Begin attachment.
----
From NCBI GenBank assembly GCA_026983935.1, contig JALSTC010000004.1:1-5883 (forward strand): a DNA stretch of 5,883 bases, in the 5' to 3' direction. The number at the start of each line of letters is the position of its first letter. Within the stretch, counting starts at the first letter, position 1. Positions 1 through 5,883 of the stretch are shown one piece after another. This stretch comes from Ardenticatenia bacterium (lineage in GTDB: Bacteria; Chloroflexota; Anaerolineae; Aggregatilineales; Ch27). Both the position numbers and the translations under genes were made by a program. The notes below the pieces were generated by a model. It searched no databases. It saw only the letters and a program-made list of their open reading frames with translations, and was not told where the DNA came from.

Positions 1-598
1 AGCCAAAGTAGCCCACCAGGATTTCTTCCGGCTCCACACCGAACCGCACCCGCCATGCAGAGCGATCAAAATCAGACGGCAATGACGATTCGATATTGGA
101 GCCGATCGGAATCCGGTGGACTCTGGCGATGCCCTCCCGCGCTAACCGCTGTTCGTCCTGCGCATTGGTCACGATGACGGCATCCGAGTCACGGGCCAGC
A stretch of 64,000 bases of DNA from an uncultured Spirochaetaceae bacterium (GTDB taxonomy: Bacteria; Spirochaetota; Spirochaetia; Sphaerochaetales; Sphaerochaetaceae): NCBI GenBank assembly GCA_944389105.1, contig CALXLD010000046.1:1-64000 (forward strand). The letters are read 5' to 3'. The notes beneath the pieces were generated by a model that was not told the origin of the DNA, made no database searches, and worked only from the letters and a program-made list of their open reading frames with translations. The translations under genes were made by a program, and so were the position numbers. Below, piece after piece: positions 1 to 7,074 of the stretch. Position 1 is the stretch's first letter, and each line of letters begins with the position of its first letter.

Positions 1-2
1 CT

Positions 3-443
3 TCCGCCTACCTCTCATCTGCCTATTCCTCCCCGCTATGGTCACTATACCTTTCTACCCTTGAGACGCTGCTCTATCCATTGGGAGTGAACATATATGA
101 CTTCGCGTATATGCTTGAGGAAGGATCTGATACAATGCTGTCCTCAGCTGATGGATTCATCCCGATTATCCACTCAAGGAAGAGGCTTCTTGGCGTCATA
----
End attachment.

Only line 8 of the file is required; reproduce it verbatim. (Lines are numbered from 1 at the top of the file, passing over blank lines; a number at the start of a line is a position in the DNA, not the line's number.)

Positions 3-443